Coastal erosion is a natural process that occurs when ocean storm activity impacts a beach. This becomes a problem when coastal infrastructure and public safety are threatened. Coastal erosion is a complex problem faced by many coastal communities and governments across Australia.
New South Wales has several locations that are experiencing significant erosion problems. Wamberal Beach is one of the most exposed beaches in this state, having suffered severe erosion impacts on many occasions. Resolving complex erosion problems, like that at Wamberal Beach, requires big picture thinking, collaborative partnerships and innovate solutions.
A sustainable long-term solution would both reduce the risk to coastal infrastructure and public safety from erosion, and deliver improved recreational amenity and public access for the community.
Finding a solution that strikes the right balance is not straight forward. Technical, economic, environmental, social and legislative challenges must be first worked through. This requires all levels of government and the community to work together.
A coastal engineering and economics investigation for Wamberal Beach is currently underway. Experts will provide options to more sustainably manage the erosion threat over the longer term. This will deliver on commitments made through the Gosford Beaches Coastal Zone Management Plan.
Also underway is the NSW Government’s Wamberal Seawall Advisory Taskforce, which has been established to assist Council and the community work toward a solution for managing the coastal erosion problem at Wamberal Beach.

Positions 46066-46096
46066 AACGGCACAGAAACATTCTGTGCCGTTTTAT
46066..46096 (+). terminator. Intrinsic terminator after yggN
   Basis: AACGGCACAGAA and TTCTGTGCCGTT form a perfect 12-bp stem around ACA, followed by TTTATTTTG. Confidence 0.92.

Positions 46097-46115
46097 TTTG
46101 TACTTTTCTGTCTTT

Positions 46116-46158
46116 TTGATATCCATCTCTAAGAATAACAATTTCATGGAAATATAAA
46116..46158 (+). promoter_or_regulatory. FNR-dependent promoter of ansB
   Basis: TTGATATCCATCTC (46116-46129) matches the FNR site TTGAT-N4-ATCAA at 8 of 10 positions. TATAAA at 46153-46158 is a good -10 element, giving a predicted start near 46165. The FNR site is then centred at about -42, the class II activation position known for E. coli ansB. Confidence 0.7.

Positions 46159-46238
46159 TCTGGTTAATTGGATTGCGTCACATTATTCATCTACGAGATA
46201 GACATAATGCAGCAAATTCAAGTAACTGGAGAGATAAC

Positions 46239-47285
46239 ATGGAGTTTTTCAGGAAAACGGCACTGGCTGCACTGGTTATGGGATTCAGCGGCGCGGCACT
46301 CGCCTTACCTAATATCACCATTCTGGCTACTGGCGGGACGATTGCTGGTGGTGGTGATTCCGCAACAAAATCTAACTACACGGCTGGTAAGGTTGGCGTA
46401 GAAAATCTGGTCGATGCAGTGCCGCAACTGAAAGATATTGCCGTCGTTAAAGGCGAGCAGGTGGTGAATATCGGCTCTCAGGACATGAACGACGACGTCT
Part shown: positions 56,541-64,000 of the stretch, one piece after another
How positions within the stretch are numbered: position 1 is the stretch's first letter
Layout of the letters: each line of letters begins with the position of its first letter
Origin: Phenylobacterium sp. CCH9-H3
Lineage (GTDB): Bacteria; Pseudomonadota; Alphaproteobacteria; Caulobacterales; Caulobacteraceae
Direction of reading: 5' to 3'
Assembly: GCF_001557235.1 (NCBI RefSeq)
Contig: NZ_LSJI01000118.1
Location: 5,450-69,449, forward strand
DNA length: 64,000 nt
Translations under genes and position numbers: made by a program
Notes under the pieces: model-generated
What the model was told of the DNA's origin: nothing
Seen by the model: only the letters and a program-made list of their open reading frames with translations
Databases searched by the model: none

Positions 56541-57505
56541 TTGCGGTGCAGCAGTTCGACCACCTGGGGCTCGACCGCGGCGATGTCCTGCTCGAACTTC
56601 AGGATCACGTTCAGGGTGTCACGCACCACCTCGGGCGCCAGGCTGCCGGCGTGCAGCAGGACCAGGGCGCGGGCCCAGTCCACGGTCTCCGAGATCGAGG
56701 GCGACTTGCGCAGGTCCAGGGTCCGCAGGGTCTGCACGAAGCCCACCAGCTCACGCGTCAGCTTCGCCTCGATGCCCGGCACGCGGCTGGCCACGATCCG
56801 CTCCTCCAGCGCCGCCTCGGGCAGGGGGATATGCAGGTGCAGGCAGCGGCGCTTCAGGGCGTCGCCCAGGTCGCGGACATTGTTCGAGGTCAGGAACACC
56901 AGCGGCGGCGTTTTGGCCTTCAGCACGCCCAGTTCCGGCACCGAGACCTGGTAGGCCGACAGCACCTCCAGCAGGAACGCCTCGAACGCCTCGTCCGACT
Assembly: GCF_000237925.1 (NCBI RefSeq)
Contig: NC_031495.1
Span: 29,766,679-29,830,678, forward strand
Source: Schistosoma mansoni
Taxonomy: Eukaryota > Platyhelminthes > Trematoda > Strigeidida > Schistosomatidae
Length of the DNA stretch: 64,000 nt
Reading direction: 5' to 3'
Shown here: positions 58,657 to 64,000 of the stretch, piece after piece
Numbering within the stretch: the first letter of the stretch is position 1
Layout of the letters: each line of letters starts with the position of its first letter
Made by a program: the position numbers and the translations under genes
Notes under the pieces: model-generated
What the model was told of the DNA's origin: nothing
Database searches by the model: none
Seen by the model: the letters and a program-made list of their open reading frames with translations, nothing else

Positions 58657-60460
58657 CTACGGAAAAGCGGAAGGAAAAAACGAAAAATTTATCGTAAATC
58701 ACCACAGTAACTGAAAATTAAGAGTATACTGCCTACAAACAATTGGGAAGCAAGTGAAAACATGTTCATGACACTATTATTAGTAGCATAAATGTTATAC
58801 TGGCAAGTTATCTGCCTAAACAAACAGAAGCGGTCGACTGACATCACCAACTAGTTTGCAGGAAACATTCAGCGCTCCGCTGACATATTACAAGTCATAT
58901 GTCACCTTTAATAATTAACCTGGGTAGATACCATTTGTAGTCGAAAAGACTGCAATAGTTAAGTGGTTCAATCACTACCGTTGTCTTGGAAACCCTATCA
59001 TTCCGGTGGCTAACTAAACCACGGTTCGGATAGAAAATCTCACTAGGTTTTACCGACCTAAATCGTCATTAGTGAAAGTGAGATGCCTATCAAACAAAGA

Good coastal management outcomes can only be achieved through active involvement and support from coastal communities. Council understands that the Wamberal and broader Central Coast community is diverse and has a high level of interest in this project. Council will be engaging with locals and the broader community, as we work through this problem together.
Beaches are dynamic natural systems that are exposed to never ending changes. Human use of the coastal environment also changes through time.
Here is a snap shot of how Wamberal-Terrigal Beach has changed over the years.
Central Coast Council acknowledges that the Wamberal – Terrigal Beach is part of the traditional country of the Darkinjung and Guringai (Kuringgai) people. We pay our respects to Elders past, present and emerging.
Wamberal is an Aboriginal word meaning 'where the sea breaks' (Bennet, 1969) (Photo by: J. Donaldson)
Terrigal was first settled in 1826.